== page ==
I was ready to pack up yesterday. Some guy cat called me last night when I was in a foul mood having been giving the look of death from women all day long, and i ignored him and he said in English (which is rare) "Oh, you won't talk to me because I'm black?" and I almost screamed at him, "No, I won't talk to you because you're acting like a total asshole and disrespecting me by making those obscene noises! Do you seriously think a woman wants to be treated like an animal? What is the matter with you?" but luckily my Spanish couldn't come close to forming two of the words in those sentences let alone the whole thing so I walked off furious. As an aside, I have never seen this happen to a Cuban woman...

Today I am calmer, especially after having a good meal and deciding it's best to not try to say hello to anyone. But it leaves me looking from the outside in like at a movie, rather than a place I am participating in experiencing, and I'm not sure how I feel about that. In heavily Muslim countries in Africa people won't talk to you, either, but they are never rude, they just ignore you, and you know that going into it, that they are taught to not talk to non-Muslim strangers, so it doesn't feel so bad.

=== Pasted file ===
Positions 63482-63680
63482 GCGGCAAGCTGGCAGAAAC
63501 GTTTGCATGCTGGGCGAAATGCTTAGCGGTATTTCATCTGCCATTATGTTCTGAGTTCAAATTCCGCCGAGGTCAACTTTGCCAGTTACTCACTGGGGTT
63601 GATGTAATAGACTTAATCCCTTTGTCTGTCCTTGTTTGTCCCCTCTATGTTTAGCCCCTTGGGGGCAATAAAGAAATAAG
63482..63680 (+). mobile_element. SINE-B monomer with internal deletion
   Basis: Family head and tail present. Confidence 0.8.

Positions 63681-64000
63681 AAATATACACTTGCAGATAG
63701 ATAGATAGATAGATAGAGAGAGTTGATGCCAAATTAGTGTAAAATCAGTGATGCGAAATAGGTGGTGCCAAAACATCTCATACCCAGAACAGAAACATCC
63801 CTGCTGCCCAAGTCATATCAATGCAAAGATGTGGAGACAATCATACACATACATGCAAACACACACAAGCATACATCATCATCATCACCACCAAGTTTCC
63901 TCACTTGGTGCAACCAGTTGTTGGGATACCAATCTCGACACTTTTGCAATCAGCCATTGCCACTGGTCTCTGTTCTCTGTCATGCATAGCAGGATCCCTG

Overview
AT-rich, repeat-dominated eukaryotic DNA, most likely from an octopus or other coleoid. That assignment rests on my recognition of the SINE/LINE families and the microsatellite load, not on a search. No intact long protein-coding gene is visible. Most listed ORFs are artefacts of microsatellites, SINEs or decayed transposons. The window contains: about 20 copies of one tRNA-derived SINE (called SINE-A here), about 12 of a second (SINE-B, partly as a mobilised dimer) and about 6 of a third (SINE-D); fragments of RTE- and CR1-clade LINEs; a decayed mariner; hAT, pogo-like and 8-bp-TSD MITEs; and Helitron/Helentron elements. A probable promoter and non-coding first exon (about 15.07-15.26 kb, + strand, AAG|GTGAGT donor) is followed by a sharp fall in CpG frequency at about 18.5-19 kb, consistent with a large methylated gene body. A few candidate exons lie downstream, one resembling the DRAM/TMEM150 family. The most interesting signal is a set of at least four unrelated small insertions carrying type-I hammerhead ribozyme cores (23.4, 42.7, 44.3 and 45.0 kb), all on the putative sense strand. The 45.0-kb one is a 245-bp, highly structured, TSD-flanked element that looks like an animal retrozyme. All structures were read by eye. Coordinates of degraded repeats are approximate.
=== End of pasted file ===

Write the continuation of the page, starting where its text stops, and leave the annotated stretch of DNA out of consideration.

I hope the tides turn in my next location, because I really, really, really want to love Cuba, and from what I have seen so far, I feel like it's possible. But for now we'll leave it at love/hate.


Atalanta said...

That's intense. I had similar experiences in Brazil, but not as overt or constant. I've heard many south American countries can be really tough for women travelling alone. It's also the reason I decided not to go to Morocco by myself when I was travelling back in 2007. I'm glad you're doing the blog again, I was hoping you would. Keep it coming!

Ali said...

I'm still stuck on you describing yourself as an introvert!